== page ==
Jay Chung & Q Takeki Maeda
What do you get when you combine the legs of Abraham Lincoln, the body of Colonel Sanders, the arms of the Statue of Liberty, and the head of Ronald McDonald? To illustrate the absurdity of that exercise, Jay Chung and Q Takeki Maeda, a Berlin-based artist duo, draw upon two millennia of Chinese text and culture to stitch together an unruly composite portrait that throws back the ugly and nonsensical stereotypes of Asians in the United States and the Western world at the audience that conceived it. What's more American, Chung and Maeda argue, than lumping discrete peoples from diverse regions into one monolithic stereotype?
The result of their efforts is "Bad Driver," on view now at Essex Street. As if for a driver's ed course, within the gallery space appears a grid of classroom desks. On each one sits a volume of a publication, Bad Driver [cover pictured], which consists of a preface and ten chapters. Drawing from the stereotype of Asians as poor drivers, the chapters range from actually discussing automobiles—through expertly weaving in the pernicious influence of America's automobile culture in China and Japan—to the subversive grassroots Chinese phenomenon of shanzhai, which flouts copyright rules to forge a morally ambiguous refuge from the forces of global capital. While each sentence of the text, taken on its own, is not quite objectively untrue, severed from its given original context and pieced together like a rhetorical Frankenstein, what emerges is a multi-faceted portrait of falsehood. Though ostensibly a work about Asia, "Bad Driver" alleges that it is the United States, rather, that is the main driver of the post-truth era. Maybe it should go back to school.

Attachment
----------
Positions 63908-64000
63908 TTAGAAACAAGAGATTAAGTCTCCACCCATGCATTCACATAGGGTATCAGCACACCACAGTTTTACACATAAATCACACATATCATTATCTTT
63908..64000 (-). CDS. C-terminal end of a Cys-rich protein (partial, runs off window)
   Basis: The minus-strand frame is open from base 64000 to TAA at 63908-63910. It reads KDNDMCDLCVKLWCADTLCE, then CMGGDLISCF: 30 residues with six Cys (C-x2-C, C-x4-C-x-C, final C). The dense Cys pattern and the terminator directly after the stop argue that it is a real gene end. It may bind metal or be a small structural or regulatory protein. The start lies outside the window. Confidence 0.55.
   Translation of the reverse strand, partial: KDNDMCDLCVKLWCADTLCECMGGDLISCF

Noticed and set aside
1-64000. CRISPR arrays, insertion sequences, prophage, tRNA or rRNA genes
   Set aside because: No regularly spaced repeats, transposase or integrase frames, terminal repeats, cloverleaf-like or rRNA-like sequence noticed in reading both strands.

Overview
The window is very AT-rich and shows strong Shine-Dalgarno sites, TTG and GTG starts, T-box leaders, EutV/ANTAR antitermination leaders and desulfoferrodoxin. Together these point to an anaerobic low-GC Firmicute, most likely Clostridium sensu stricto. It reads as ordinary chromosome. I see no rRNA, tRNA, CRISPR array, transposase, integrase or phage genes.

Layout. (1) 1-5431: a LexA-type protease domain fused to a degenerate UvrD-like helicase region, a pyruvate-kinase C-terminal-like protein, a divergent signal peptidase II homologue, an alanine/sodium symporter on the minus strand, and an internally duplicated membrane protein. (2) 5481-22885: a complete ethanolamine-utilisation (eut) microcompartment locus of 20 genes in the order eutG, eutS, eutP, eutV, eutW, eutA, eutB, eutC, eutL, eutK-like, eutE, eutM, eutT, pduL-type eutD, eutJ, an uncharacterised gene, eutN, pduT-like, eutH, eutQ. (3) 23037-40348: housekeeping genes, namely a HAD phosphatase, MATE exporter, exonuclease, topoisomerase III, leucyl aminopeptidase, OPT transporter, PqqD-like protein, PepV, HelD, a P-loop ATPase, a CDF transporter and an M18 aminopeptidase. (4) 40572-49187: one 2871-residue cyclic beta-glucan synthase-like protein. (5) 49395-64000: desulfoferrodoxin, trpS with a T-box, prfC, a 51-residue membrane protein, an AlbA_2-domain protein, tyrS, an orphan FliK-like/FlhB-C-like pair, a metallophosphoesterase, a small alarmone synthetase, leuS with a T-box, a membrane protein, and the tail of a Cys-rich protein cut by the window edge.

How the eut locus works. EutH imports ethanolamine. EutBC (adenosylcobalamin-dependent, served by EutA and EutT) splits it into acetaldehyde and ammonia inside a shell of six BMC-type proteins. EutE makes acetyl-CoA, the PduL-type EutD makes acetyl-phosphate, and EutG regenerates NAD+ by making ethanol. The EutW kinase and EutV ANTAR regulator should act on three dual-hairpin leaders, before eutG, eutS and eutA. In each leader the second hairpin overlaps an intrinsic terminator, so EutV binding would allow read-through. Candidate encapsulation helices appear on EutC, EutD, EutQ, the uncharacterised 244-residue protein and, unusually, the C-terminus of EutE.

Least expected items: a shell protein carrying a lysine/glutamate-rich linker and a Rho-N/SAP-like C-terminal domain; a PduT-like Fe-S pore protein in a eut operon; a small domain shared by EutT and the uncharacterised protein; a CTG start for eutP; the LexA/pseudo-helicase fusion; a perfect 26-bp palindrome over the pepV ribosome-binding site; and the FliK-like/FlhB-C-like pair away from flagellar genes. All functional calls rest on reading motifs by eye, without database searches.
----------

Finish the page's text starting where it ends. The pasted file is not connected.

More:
Jay Chung and Q Takeki Maeda, Bad Driver (Preface), 2021.